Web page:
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Terrific Taiwanese a twist on Asian tastes

Hey there, time traveller!
This article was published 3/11/2011 (2119 days ago), so information in it may no longer be current.

The path to the main dining area is a little odd. In order to reach it you first pass through a softly lit corridor lined with some very attractive areas -- some rooms for private dining along one side, and on the other a few small tables for two. It raises expectations for that rare experience -- Chinese food in an elegant setting -- which, when you do reach it, makes the plain and harshly lit dining room all the more surprising.

Actually it is far from bare bones -- nothing that gentler lighting and some colourful artifacts on the bare walls wouldn't soften significantly. In any case we don't go to Chinese restaurants for decor, and what brought us to Lan May was the prospect of its locally rare Taiwanese specialties, many of which were good enough to make us forget about the lighting and the walls.

Brothers Roy, left, and Ray Wu of the family-run Lan May restaurant show off some specialties, including  simmered pigs' feet, right.


Brothers Roy, left, and Ray Wu of the family-run Lan May restaurant show off some specialties, including simmered pigs' feet, right.

Most of the items on the menu will be familiar to anyone who has eaten in Cantonese or Northern Chinese restaurants, and they go for similar prices, with appetizers from $3.50 to $6.95, and entrees from $9.95 to $14.95. But if, like me, you've come for the Taiwanese specialties, ask for guidance -- this is one of those typically long Chinese menus and there are few signs on it to help (some, but by no means all, are listed under Specialties). We asked, and were rewarded with some wonderful dishes.

One of the best was rice vermicelli tossed with sesame paste and tiny bits of pork, with an underlying bite that sneaks up on you. It looked like an ordinary mass of vermicelli, but turned out to be one of those seductive dishes we just couldn't stop eating.

I can't recommend the stewed prawns with wine (possibly authentic, but with a medicinal taste) but we loved the fabulous Mandarin shrimp, a huge serving of big, plump ones that popped juicily between our teeth -- unbattered and unbreaded, coated simply in some kind of starch and deep-fried, with a zingy hot and tart finish of vinegar and bits of chili peppers.

We also had two great chicken dishes. Taiwanese Fried Chicken comes in either an appetizer portion or as a full entree -- addictive little nuggets of marinated breast meat coated, not with bread crumbs or a batter, but with a paste based on sweet-potato starch, which delivers a superb crunch and wonderful flavour.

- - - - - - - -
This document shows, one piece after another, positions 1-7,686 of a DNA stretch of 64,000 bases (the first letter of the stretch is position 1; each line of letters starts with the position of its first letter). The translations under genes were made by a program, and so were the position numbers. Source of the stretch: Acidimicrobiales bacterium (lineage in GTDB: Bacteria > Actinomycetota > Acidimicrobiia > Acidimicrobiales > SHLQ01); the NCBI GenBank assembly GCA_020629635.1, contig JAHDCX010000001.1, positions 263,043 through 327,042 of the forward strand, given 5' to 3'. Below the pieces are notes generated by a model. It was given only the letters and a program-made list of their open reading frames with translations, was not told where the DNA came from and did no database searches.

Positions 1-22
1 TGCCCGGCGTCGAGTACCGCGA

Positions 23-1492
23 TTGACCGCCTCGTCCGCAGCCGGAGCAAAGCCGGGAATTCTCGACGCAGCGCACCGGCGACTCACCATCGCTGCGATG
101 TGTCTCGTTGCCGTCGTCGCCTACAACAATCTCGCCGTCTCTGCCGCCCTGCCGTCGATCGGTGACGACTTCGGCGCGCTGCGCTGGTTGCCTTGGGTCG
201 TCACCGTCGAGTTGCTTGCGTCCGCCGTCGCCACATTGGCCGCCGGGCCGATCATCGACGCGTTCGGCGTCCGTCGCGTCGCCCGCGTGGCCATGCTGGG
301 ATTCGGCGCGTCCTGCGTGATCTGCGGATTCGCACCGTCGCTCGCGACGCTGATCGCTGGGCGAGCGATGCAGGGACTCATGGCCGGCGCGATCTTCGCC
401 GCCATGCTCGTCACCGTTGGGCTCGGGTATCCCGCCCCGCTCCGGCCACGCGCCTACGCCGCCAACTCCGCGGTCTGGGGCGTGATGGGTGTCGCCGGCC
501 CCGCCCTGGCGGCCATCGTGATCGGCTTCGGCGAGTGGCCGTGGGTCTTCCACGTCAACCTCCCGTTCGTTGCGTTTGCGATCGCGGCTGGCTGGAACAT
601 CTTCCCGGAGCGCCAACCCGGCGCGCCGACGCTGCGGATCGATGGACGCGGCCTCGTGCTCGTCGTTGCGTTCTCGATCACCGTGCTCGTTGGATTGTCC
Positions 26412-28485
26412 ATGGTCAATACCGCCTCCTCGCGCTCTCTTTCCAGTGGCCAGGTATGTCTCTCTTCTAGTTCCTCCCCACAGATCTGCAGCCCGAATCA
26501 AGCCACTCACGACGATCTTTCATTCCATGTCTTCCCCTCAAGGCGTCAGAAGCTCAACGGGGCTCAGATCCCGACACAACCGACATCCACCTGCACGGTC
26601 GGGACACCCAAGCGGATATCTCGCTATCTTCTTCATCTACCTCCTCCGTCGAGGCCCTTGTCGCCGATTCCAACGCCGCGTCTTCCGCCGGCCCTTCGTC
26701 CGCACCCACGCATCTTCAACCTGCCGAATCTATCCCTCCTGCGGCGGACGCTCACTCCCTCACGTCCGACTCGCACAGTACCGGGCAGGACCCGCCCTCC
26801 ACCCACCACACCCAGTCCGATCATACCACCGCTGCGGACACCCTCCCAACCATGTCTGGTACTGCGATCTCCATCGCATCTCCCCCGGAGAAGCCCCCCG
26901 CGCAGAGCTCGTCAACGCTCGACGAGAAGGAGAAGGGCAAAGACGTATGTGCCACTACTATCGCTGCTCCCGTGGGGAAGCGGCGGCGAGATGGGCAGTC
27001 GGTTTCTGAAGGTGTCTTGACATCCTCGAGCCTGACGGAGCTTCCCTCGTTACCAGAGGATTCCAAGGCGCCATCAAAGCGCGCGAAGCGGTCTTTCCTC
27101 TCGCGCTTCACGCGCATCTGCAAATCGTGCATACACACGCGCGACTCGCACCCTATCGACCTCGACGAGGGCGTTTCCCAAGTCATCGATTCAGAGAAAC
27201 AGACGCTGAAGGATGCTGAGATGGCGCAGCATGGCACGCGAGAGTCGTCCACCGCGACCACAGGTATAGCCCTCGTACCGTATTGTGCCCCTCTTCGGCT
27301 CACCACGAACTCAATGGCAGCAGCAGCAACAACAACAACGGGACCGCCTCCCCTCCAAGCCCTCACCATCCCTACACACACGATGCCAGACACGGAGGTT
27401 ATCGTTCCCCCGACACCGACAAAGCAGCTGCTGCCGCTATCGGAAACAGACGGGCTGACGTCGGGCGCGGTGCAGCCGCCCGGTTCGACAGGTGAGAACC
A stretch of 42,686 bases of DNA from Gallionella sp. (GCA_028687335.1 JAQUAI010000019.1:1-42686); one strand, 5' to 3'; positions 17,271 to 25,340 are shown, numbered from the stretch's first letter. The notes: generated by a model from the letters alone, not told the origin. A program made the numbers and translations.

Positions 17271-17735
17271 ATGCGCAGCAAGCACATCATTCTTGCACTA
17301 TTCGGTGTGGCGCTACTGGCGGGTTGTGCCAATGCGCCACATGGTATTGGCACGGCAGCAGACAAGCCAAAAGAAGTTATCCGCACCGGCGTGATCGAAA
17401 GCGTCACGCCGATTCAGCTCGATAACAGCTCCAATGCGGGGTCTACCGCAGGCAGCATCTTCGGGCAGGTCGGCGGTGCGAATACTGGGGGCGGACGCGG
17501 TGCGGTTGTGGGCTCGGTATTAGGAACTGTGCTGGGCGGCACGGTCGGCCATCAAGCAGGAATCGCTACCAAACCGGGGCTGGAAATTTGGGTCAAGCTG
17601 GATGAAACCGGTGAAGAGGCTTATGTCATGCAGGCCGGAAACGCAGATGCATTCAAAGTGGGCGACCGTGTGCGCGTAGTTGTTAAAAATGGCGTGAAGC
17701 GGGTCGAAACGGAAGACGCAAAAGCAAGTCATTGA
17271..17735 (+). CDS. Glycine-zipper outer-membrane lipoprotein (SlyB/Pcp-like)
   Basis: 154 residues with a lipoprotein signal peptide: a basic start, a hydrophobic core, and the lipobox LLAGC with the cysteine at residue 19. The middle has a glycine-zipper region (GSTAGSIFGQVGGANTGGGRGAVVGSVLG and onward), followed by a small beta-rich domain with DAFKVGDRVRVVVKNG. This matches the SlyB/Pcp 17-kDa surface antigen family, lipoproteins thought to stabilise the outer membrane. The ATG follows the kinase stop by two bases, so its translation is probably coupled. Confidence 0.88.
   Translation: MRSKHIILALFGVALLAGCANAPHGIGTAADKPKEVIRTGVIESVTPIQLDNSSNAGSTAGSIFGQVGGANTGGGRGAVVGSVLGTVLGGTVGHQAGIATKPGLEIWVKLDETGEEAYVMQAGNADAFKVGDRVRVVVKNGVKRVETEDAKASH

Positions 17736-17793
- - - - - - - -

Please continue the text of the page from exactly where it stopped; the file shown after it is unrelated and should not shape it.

The other was simply called House Chicken, an innocuous name for a terrific dish -- chunks of the bird (on the bone, mercifully, for maximum flavour), braised in wine, aromatic with garlic and even more so with ginger.

There seems to be an occasional Korean influence, i.e. in the wee saucers of such banchan as kimchi and spicy turnip. We didn't try those, but we did have the delicately dressed slices of cucumber. And an entree of Palace Beef should have been subtitled bulgogi -- slices of steak stir-fried with heaps of slivered onions in a sweetened soy sauce and dusted with sesame seeds. It was tender and good, but if I'd known it was Korean I'd have opted for another of the Taiwanese dishes I'd come for.

The platters of cold simmered meats do seem to be more typical -- at least the only other place I've had them was in another Taiwanese restaurant. They can be ordered individually or, as we did, on a four-item sampler, comprising beef, pork liver, pork tongue and pork ear, all savoury and good, although the really chewy, gelatinous strips of pork ear may not be to everyone's taste.

Not everything that was good was specifically Taiwanese -- Mapo Tofu, for instance, silken, almost custard-soft tofu and bits of pork in a just-this-side of incendiary chili and bean paste. Or Chun King Pork, a zesty mixture of crisply fried slices of pork belly, cabbage, mushrooms and dried tofu, with a hint of chili in the sweetish hoisin-based sauce.

Boiled pork dumplings -- smaller than the pan-fried kind (which are also available) -- were juicy, tender and delicate in flavour, actually tasting a lot like Siberian pelmeni; they needed a splash of vinegar (my preference) or soy sauce, or both. Mooshi with pork was more complex than most, with a greater mix of vegetables than usual but needing more hoisin sauce for flavouring than the wee saucerful we got. On the other hand, the crepes were spectacular -- puffy and almost lacy light, unlike any I've ever had elsewhere.

Hand-pulled noodles were glorious, but I wish we'd been able to have them in a dish that did them justice. A cold noodle appetizer tossed with sesame paste and slices of chicken wasn't bad but it was under-seasoned. And the noodles were even more wasted in a hot-sour soup that was neither hot nor sour, and gummy to boot. A better soup choice (with no noodles, alas) was the Taiwanese meatball soup -- a clear, peppery broth with a dense and tasty pork meatball.

Lan May is a family-run place -- a particularly pleasant family who knock themselves out to please.

To see the location of this restaurant as well as others reviewed in the Winnipeg Free Press, please see the map below.


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Updated on Friday, November 4, 2011 at 10:57 AM CDT: Adds fact box

11:05 AM: Adds map

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